College Advice From an Outgoing Senior

As my fourth year at Pitt comes to a close, I continue to notice new things about campus. One degree’s duration was not enough to fully unfold the city. Although I worry I will leave still a virtual stranger, I know that’s not the case given the community I found while here. Looking back, I could not have made a better decision.

Pitt was the first school I got accepted to, but it was not the first one I fell in love with. I had one university in mind that was far-and-away my favorite. However, once I got to Pitt’s campus I could not resist Cathy’s allure; and when I went to the other campus, I found myself immediately disinterested. Therefore, I would highly suggest that students consider location when selecting a school. With the pandemic it might be impossible to visit, but virtual campus tours and Google searches can help you understand the place you might choose to call home. To me, Pittsburgh was a very appealing city both visually and in personality. Being in a city the size of Pittsburgh catered to my adventurism (whereas a smaller location would have underwhelmed me), while keeping me grounded (whereas a bigger location might have distracted me). Weighing location can help you arrive at a college decision, as it certainly did in my case.

I would also advise that you consider the degree programs available at colleges you are considering. I ultimately chose Pitt for its Global Studies Center, which afforded me the opportunity to specialize my studies with a certificate in Peace, Conflict, and Security. Pitt also had a great Turkish program, and I knew that I wanted to achieve proficiency in one of my heritage languages while at school. Choosing a university with strong and unique degree options can help ensure you get the most out of your undergraduate experience. However, also keep in mind that most college students change their degree multiple times, so it’s great to choose a school that allows for flexibility. I speak from personal experience: my pathway was Economics → Psychology → Administration of Justice → Political Science and English. I only arrived at my final choice of degree by taking courses across several departments and investigating my own interests through extracurriculars, community engagement, and networking, so it’s also important to consider outside-the-classroom and cocurricular opportunities offered at the schools you are considering.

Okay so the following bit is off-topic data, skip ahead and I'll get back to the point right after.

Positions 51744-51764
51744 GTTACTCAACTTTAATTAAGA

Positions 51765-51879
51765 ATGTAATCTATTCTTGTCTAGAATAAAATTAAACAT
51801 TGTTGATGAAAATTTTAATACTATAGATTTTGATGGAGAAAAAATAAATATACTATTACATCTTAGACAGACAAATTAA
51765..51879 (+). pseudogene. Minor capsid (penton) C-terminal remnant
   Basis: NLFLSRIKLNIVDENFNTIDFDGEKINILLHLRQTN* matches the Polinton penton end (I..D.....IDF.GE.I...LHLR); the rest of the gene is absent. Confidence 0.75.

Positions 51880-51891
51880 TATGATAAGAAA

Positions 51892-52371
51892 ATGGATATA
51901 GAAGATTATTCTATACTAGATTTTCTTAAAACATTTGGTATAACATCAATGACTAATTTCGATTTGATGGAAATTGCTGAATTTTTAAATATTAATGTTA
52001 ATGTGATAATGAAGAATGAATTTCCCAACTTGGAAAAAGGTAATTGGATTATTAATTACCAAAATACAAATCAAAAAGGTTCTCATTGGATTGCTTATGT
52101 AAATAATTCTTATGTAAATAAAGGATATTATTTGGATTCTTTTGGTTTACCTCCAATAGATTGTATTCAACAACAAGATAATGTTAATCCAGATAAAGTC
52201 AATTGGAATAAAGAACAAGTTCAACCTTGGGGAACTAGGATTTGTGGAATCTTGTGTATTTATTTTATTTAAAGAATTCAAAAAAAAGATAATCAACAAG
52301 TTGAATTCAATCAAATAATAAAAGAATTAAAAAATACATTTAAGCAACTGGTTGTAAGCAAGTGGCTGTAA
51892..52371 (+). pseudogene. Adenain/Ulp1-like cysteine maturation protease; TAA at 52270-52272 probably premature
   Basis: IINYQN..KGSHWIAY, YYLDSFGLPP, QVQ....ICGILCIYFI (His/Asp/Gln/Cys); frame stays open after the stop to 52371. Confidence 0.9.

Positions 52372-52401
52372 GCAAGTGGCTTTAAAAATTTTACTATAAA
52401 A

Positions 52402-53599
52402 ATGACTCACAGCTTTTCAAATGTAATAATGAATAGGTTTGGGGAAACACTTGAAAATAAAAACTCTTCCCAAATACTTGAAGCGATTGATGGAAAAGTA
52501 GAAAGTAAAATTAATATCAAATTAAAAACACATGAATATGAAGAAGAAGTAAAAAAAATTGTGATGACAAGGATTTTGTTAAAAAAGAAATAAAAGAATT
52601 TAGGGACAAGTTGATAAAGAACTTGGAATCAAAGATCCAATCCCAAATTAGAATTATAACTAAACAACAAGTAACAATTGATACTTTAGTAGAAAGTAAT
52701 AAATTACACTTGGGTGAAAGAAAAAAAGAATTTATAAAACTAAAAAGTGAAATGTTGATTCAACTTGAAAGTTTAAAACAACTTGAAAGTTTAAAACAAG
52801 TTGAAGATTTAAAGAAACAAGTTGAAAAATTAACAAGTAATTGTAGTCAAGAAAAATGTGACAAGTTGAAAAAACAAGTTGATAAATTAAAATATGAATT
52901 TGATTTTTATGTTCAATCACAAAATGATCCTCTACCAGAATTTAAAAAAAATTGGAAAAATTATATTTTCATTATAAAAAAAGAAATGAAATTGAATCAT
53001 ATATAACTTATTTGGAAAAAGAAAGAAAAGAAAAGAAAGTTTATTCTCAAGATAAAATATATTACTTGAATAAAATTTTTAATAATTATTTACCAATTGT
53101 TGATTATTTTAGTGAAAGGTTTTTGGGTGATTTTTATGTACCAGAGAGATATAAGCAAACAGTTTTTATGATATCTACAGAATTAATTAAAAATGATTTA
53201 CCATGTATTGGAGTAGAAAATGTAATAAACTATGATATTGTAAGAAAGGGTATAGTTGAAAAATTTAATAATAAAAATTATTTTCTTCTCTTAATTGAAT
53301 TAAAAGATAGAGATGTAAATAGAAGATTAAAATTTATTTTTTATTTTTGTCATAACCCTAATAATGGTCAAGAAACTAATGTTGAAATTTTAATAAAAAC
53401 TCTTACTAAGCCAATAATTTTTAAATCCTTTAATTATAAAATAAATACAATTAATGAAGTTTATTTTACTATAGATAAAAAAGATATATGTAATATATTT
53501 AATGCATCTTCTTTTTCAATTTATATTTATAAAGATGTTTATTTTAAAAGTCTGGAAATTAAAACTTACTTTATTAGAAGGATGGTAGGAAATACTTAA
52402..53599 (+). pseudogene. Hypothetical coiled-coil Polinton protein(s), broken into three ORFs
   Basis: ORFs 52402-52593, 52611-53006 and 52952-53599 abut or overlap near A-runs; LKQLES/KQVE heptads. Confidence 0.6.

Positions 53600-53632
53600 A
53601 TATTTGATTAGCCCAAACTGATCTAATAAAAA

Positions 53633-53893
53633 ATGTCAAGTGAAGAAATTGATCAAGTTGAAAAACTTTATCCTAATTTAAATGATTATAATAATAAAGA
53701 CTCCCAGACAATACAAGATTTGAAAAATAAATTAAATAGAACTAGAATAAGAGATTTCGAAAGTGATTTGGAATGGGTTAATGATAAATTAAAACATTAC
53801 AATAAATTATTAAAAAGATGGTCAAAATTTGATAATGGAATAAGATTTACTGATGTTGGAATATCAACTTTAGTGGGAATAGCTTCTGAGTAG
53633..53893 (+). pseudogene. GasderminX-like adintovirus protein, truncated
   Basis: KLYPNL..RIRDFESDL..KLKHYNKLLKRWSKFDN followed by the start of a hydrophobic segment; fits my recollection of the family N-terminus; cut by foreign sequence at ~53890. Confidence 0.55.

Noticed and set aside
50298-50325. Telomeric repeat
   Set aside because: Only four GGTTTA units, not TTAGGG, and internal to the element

While I suggest looking at location, student life, degree options, and other designators, I would caution against the romanticization of the college selection process. Ultimately, it is a business decision, and the overall cost should be one of the most important factors. In fact, it was the most important factor for me. When it came down to the three schools I felt compelled to attend, I chose the only one that offered me a reasonable financial aid package (and I negotiated that financial aid package using other schools’ offers). School is expensive, but it should not put you into extreme debt if you can avoid it; especially if there is any chance you want to attend graduate school. Definitely do your research and choose a school that fits your budget. Once you choose where you are attending, you can also try to get more money over the years you are there. I was able to win several scholarships while enrolled at Pitt, which actually outweighed even my initial financial aid package. There will likely be plenty of opportunities you come across to reduce your cost of attendance; at least, that was my experience at Pitt.

Regardless of where you choose to attend, find ways to get involved from your first day on campus. Four years will go by faster than you think; make the most of every moment!

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